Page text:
Originally published in the Journal Inquirer Tuesday, May 20, 2014
By Kristen J. Tsetsi
The results of a recent World Health Organization survey on antibiotic-resistant bacteria led the organization to conclude that “a post-antibiotic era, in which common infections and minor injuries can kill, far from being an apocalyptic fantasy, is instead a very real possibility for the 21st century.”
The medical community has fought bacteria in the past by developing the very antibiotics the bacteria are slowly becoming resistant to, but the National Institutes of Health reported in 2011 that the “development of new antimicrobial agents is on the decline.”
The Infectious Diseases Society of America in 2010 asked for 10 new antibiotics by the year 2020, a goal Dr. Ulysses Wu, chief of infectious diseases at Saint Francis Hospital and Medical Center in Hartford, doesn’t believe will be achieved. He explained that the slow development of new drugs is largely a result of the pharmaceutical companies’ preference for what will earn the most profit.
“The dirty secret is that drugs are not being made anymore,” Wu said. “Part of it is that we’re a failure of our own success. Antibiotics work. Drug companies don’t really want to invest billions of dollars into a drug you’re only going to take for seven days. They’re interested in lifelong drugs. Alzheimer’s, cancer, high cholesterol, high blood pressure. If you look over the past 25 years, not that many antibiotics have been developed, but a large amount of HIV drugs have been developed, and a lot of new drugs are coming out for hepatitis C.”
The combination of resistant bacteria — which Wu attributed to a combination of antibiotic-overuse by patients and physicians and the injection of antibiotics into the food supply — and fewer new antibiotics prompted the NIH in 2011 to call for “antimicrobial stewardship.” This was soon followed by the InterAcademy Medical Panel’s joint statement, “Antimicrobial Resistance: A Call to Arms,” and last week the Connecticut Department of Public Health’s own call to action to “to establish effective antimicrobial stewardship programs.”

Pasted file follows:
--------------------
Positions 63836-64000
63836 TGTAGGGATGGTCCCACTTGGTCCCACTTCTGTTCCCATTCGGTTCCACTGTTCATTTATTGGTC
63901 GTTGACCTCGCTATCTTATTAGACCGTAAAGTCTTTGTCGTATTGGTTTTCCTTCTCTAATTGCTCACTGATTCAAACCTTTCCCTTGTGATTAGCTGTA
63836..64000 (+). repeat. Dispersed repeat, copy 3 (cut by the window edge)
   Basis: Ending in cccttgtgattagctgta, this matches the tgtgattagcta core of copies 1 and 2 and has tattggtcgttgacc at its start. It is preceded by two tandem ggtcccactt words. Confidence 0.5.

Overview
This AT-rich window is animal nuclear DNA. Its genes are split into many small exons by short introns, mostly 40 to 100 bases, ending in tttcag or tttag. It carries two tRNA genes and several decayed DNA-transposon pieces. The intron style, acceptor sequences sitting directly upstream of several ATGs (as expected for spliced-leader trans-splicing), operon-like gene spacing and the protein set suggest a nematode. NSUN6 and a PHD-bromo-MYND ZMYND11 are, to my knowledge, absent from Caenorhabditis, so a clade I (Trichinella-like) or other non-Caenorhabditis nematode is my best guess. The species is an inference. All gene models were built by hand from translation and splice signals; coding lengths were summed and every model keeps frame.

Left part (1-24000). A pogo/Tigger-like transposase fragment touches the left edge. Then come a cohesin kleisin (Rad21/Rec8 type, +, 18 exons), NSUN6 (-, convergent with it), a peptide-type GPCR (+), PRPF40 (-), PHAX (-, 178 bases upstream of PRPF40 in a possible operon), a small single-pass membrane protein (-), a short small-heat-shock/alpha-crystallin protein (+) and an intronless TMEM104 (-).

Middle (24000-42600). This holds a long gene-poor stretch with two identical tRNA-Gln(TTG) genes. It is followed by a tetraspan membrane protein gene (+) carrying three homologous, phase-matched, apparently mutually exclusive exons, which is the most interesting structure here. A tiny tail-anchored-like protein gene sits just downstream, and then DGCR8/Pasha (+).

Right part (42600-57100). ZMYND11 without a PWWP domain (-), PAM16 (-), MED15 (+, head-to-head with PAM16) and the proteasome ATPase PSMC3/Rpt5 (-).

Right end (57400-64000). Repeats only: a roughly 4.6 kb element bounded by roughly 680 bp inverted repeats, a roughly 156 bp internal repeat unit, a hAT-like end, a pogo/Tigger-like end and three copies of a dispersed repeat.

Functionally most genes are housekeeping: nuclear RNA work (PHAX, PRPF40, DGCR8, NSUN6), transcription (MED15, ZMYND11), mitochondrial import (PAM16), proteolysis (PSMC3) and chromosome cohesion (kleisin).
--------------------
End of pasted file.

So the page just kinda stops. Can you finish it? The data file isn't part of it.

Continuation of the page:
The stewardship being called for is essentially more judicious use of antibiotics by hospitals and physicians.
“We’re trying to limit that use and target it,” Wu said. “An analogy would be saying, ‘You have an illness. We could use a pistol instead of a cannon ball in trying to figure out what it is.’”
Patients are strongly encouraged to play a role in stewardship as well, in large part by recognizing antibiotics aren’t appropriate for all illnesses. The Centers for Disease Control and Prevention report that 20 to 50 percent of antibiotics prescribed in the hospital are either unnecessary or inappropriate. Wu said doctors prescribing antibiotics are often making their best educated guess — “There are lots of different factors to prescribing antibiotics, and the general physician will take into account most of those factors” — but they’re also responding to patient demands.
“Sometimes it’s much easier for a physician to not argue with a patient,” he said. “Rather than explain, ‘This is likely a virus, it will take time to go away and antibiotics aren’t going to help,’ it’s, ‘You have a head cold. Take this.’ We are a satisfy-me-now type of society, and we’re asking for these drugs.”
Ironically, our insistence on taking too many drugs to make us feel better will only harm us in the end. Eventually, Wu said, we will run out of antibiotics and more bacteria will become fully resistant. Cases already exist, he said, involving patients who can’t be prescribed antibiotics because they simply won’t work on the bacteria.
The cases are sporadic — “It’s not at an endemic level, by any stretch,” Wu said — but it’s a shifting tide, he said, and the danger is certainly coming, whether a year from now or several years from now.
He encouraged consumers to have a cognitive and coherent conversation with the healthcare provider to determine the best course of action, which may or may not include the use of antibiotics.
The idea is that fewer people using antibiotics will over time limit the number of drug-resistant bacteria. They are prone to mutate in the environment they’re in, Wu said, so the fewer antibiotics they’re exposed to, the fewer mutations that will occur.
“By being stewards, we can slow the rate of resistance,” he said.